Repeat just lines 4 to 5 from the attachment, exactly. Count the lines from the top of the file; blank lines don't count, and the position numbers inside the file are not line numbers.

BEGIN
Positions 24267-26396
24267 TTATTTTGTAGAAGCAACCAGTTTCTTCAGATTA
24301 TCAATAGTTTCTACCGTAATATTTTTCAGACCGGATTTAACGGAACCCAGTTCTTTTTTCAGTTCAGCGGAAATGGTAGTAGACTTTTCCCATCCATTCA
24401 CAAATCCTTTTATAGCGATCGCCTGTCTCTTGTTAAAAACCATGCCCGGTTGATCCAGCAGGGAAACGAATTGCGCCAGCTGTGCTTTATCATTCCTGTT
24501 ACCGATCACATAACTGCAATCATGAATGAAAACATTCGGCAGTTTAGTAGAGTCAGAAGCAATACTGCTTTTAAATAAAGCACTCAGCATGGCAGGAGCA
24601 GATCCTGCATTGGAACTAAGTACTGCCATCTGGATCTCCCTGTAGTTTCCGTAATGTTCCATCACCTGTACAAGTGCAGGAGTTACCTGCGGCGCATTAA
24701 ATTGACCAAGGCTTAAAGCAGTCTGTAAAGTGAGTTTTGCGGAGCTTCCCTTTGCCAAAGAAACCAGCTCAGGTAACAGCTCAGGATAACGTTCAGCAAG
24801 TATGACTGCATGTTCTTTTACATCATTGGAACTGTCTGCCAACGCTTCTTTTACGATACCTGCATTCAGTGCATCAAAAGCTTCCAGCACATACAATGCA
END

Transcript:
24401 CAAATCCTTTTATAGCGATCGCCTGTCTCTTGTTAAAAACCATGCCCGGTTGATCCAGCAGGGAAACGAATTGCGCCAGCTGTGCTTTATCATTCCTGTT
24501 ACCGATCACATAACTGCAATCATGAATGAAAACATTCGGCAGTTTAGTAGAGTCAGAAGCAATACTGCTTTTAAATAAAGCACTCAGCATGGCAGGAGCA